July 26, 2015
TASSEL NECKLACE DIY
We make at least 1 trip to Home Depot every week and I’m always on the lookout for items I can use in unique ways for different projects. Lately, the plumbing section and all things copper have been triggering ideas. I’ve also been on a crazed tassel kick (further evidence here) and decided to take it out on a necklace design I’ve had in my head for a while. Ever since I posted them on Instagram, I’ve been getting so many comments and I figured maybe a few of you might want to make one.
The great thing about these is that they’re super easy to make, the supplies are really reasonable and they add a playful statement to any look. As my style continues to simplify I find myself turning to accessories to add uniqueness and interest to an outfit. I love these because they’re a little sculptural, a little bohemian and totally intriguing. So feel like making one or two? They’re a great weekend project and an even better gift for a friend!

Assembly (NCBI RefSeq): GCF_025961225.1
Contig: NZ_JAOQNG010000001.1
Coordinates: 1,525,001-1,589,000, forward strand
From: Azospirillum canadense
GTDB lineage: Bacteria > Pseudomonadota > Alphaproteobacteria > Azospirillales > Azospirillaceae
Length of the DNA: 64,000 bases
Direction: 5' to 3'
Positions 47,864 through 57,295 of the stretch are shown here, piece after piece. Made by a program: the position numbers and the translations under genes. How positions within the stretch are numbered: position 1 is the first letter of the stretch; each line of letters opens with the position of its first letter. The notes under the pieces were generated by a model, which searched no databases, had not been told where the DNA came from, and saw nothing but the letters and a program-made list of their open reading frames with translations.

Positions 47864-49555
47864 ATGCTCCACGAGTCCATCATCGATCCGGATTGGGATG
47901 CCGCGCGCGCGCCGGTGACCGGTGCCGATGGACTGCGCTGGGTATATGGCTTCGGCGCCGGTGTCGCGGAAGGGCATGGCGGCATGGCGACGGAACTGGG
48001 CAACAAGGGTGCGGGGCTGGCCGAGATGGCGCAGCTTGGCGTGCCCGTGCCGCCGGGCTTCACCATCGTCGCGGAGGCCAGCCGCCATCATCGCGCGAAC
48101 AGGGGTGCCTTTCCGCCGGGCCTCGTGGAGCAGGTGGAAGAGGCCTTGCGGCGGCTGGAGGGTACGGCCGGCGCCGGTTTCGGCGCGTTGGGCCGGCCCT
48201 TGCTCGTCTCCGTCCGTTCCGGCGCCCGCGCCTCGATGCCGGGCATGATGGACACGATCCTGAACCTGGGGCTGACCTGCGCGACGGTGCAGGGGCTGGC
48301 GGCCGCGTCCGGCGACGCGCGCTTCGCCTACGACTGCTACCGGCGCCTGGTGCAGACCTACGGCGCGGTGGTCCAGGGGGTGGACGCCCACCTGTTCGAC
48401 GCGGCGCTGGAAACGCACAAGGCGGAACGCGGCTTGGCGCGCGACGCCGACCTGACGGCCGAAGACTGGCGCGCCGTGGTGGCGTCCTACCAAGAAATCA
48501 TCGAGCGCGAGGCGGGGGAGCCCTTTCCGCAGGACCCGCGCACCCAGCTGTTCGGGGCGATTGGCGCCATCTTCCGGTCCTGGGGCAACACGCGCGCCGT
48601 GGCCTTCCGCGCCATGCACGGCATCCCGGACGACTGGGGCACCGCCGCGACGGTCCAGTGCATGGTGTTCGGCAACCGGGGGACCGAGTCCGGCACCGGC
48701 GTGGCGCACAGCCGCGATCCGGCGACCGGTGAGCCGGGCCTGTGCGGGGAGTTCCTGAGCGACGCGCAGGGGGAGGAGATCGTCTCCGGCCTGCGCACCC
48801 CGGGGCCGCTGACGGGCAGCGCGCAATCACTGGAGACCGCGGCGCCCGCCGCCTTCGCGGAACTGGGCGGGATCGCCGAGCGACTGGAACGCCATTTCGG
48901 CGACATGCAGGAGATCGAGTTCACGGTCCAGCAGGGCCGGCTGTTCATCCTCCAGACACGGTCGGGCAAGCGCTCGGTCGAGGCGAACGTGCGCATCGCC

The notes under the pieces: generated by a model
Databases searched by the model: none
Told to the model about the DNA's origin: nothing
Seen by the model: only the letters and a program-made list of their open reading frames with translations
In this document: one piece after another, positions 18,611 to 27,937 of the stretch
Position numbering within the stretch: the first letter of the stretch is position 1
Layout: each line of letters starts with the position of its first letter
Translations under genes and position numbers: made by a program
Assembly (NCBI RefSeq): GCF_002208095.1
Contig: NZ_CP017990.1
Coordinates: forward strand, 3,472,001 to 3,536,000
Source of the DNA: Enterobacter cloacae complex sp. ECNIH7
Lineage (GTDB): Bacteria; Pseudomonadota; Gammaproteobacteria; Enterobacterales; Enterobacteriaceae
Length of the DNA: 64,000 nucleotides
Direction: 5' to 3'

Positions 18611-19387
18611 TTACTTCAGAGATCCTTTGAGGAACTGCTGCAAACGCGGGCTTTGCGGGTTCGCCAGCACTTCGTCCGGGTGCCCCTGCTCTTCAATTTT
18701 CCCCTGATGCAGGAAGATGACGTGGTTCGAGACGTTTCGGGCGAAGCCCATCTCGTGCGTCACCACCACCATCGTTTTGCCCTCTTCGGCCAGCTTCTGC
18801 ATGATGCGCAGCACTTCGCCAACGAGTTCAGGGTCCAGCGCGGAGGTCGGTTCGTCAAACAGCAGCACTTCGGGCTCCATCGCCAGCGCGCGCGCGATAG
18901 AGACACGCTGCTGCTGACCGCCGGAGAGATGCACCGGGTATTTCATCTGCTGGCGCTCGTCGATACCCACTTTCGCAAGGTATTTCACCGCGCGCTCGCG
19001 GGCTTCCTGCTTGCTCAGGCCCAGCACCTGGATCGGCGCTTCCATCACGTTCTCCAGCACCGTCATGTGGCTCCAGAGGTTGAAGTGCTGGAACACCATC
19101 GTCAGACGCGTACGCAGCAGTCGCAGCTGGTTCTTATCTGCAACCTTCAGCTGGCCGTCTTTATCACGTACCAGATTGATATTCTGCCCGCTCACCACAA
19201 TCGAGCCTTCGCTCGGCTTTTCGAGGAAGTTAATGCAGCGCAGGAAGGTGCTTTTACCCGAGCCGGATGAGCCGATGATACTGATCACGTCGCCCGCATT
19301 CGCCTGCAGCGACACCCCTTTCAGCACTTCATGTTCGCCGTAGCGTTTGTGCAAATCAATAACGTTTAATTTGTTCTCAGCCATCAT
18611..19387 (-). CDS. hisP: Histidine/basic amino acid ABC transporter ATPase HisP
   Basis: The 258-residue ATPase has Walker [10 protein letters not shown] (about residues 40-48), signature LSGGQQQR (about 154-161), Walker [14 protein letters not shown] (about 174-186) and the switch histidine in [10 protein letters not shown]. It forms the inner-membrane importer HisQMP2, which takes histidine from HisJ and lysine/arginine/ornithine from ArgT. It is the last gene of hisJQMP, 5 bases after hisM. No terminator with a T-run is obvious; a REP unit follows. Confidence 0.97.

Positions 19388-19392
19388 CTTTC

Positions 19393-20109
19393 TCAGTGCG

Supplies: Hemp Cording (cut to 19″) | Crochet Thread | Copper Coupling Tube | Crimp Beads | Lobster Clasp | Circle Rings | Small Elastics | Glasses Case (For tassel making) | Scissors | Needle Nose Pliers | Scotch Tape | Please Note: Supplies for both necklaces pictured but not necessary
COPPER TASSEL BEAD
1. Wrap the crochet thread around your glasses case (or whatever you’re using) approximately 60 times then cut along one side.
2. You will have a thick cluster of thread. Feed it through the copper tube.
3. With the tube in the centre of the thread, bring the two ends together and tie a clear elastic as close to the copper tube as possible, to secure the tube and thread in place.
4. Wrap a new strand of thread around the elastic until it is fully covered. Knot and trim exces.
5. Trim the tassel ends so the they’re even. Sharp scissors or a rotary cutter make this easiest.
6. Attaching the clasps:
- Take your 19″ hemp cording (rope) and wrap a 1/4 inch strip of tape around the end to prevent fraying.
- Use your pliers to clamp the crimp beads over the taped ends.
- Add a small ring to each clamp bead.
- Add a larger ring to one end and a lobster clasp to the other end.
7. Thread the copper tassel bead onto the cording and your all set!
Finally, you’ll need to prepare yourself for some compliments and inquiries about where such a necklace can be acquired The copper tube will start to oxidize over time and lose it’s shine but I personally love the patina it gets. If you look at the photo above you can see the difference between a new tube (white tassel) and a month old tube (black tassel).
Here’s a couple of ways I’m wearing them these days!
Hope you decide to give this little project a try!